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What Was The First #OccupyWallStreet Tweet?

The Occupy Wall Street protests are getting increasingly more media exposure, but it’s the social media that’s really fueling their organization. And Twitter is once again in the spotlight as the social network of choice for protesters.

But how did Twitter become such an integral part of the protests? iCrossing did a thorough timeline of the Occupy Wall Street protests on Twitter, and we’ll highlight some of the milestone below.
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How Does Twitter’s 100 Million Active Users Compare To Facebook And LinkedIn? [CHART]

Yesterday Twitter proudly announced that it has 100 million active users on the network. This is a pretty healthy statistic, and certainly a lot higher than the touted 21 million active users that was doing the rounds earlier this year.

Twitter, like its peers in the social space, defines an active user as somebody who logs on just once per month. But what about all users, including those who are less active than this? A couple of weeks back I estimated that Twitter’s total membership tally (all registered profiles) should be around the 254 million mark. From this we can deduce that approximately 40 percent of Twitter’s total users are active.

So how does that compare to the other major social networks?

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Links Shared On Twitter Last Half As Long As YouTube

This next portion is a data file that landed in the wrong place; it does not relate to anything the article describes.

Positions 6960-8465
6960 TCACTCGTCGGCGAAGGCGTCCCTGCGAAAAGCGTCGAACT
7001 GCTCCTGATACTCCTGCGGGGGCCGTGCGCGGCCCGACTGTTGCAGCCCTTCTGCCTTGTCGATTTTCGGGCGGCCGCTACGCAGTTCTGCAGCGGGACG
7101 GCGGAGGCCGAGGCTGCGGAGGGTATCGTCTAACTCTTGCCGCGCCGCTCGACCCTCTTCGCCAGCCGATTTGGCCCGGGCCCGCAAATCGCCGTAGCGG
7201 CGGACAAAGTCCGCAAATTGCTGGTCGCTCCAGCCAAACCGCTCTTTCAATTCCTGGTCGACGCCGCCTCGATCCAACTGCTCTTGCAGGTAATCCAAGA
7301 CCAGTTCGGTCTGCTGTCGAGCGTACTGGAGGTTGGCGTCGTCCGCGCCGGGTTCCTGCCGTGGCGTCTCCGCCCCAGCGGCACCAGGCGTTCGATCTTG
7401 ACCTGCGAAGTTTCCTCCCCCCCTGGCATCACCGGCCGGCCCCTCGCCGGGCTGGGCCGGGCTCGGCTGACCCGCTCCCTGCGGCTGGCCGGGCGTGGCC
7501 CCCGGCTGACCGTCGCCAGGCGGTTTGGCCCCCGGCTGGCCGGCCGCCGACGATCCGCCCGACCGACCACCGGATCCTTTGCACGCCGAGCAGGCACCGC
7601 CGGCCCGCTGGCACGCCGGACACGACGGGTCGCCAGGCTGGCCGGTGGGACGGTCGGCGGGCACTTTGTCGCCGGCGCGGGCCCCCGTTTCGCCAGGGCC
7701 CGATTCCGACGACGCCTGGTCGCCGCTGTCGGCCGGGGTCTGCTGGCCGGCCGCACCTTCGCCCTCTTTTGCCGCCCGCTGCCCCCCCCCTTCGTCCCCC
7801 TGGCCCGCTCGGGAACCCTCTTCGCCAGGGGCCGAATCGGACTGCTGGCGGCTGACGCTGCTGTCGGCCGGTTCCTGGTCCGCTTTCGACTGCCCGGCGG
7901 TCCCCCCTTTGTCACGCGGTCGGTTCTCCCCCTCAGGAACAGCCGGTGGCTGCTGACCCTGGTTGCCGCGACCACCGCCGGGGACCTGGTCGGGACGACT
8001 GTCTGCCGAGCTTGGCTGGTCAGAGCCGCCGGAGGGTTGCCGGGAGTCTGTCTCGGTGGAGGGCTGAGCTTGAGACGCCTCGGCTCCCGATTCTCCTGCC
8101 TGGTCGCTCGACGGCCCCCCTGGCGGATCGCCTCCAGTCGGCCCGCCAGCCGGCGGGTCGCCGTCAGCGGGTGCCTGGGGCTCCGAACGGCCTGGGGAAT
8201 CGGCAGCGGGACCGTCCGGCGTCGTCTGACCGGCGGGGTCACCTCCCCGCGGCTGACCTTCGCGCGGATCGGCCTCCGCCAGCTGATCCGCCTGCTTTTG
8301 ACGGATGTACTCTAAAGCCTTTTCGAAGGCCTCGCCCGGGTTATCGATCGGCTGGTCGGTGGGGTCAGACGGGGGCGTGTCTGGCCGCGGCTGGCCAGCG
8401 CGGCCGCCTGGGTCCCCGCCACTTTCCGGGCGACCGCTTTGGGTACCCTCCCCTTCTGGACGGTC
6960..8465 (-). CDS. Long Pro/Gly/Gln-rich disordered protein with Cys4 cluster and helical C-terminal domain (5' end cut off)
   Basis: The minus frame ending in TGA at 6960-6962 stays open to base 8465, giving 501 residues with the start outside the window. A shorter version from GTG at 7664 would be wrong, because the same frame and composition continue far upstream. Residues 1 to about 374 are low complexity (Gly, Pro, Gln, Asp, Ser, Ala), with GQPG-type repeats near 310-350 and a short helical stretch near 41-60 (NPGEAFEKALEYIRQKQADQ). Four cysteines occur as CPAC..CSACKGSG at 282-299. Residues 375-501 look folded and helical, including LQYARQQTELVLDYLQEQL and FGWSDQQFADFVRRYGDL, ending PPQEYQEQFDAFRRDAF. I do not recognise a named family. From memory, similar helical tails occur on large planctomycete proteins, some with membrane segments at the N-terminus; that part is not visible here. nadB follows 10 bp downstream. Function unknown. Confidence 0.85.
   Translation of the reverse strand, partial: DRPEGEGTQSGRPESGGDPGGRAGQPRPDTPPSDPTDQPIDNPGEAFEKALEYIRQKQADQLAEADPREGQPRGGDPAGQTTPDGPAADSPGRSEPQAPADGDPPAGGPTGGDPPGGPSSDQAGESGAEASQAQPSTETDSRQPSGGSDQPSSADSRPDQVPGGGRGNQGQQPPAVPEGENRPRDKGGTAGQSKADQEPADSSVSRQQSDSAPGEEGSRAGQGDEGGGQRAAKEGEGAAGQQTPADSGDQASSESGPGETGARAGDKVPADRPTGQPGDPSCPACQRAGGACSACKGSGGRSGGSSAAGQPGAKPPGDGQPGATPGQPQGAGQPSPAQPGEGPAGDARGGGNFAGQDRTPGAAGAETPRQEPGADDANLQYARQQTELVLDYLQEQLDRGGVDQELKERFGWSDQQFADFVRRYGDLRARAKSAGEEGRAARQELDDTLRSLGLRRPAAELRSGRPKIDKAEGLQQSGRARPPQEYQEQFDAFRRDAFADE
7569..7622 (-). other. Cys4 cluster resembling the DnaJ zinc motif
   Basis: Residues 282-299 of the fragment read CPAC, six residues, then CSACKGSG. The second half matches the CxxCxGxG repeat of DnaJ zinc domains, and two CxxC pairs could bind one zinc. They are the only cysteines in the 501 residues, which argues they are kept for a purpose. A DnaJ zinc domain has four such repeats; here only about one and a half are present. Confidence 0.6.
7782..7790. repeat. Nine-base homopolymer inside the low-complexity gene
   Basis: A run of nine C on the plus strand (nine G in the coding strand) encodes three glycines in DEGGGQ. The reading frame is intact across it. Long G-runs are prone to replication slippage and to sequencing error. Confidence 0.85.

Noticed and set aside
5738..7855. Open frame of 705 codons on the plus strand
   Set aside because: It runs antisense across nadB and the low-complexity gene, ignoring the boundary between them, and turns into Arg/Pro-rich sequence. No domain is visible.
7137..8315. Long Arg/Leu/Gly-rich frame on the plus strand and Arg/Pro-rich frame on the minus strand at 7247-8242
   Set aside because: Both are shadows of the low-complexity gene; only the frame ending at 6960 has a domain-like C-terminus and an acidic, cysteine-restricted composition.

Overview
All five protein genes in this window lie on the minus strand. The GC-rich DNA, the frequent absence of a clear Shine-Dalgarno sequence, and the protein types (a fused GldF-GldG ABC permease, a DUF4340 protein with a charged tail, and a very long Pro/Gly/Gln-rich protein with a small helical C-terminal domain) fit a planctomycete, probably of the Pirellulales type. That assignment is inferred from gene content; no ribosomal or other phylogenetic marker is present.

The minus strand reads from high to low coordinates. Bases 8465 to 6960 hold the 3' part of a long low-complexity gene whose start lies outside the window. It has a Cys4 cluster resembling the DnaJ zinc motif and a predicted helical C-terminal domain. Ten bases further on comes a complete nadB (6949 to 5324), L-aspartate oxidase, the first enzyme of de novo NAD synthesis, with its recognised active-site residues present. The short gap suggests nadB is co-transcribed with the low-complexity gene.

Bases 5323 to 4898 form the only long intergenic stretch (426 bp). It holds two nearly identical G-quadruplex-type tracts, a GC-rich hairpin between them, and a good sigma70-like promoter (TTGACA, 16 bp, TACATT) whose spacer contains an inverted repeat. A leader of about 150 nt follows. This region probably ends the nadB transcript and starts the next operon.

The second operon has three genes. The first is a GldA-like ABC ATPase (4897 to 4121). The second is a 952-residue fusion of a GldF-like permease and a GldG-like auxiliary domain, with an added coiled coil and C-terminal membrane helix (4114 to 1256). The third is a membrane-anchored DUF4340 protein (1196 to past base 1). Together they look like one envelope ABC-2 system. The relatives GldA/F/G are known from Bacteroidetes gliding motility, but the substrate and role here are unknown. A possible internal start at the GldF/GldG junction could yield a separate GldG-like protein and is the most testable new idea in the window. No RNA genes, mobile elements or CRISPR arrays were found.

The folks at bit.ly, the popular URL shortener service, asked themselves just how long a link shared on a social network “lives”. And they found out that links shared on Twitter lasted only half as long as links shared on YouTube.
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Are Arrests And Terrorism Charges For Misleading Twitter Posts Too Harsh?

In the past week, authorities have arrested two Mexicans for tweeting false rumors of shootouts at local schools and charged them with terrorism, a man has been brought to court by the FBI for cyberstalking and harassment of a Buddhist leader on Twitter, and a college student in Des Moines was arrested for a fake Twitter bomb threat on his school.

There’s a battle going on right now between free speech advocate and the authorities over what constitutes terrorism, harassment and defamation on Twitter. In a spate of recent cases across the world, Twitter is being put to the test – is it a vehicle for private thought? Or a public forum which can be manipulated?
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Why Was Twitter So Obsessed With #Earthquake East? [STATS]

The earthquake that hit the East Coast just before 2pm ET on August 23 might have caused little damage, but it kicked up quite the storm on Twitter.

Within one minute of the earthquake hitting Virginia, Twitter saw 40,000 earthquake-related tweets, and at their peak earthquake tweets reached 5,000 tweets-per-second – more than Osama bin Laden’s death and on par with the earthquake in Japan.

So with all of the mind-boggling stats coming out of this relatively harmless geological event, one question remains: why were Twitter users so obsessed with this particular earthquake?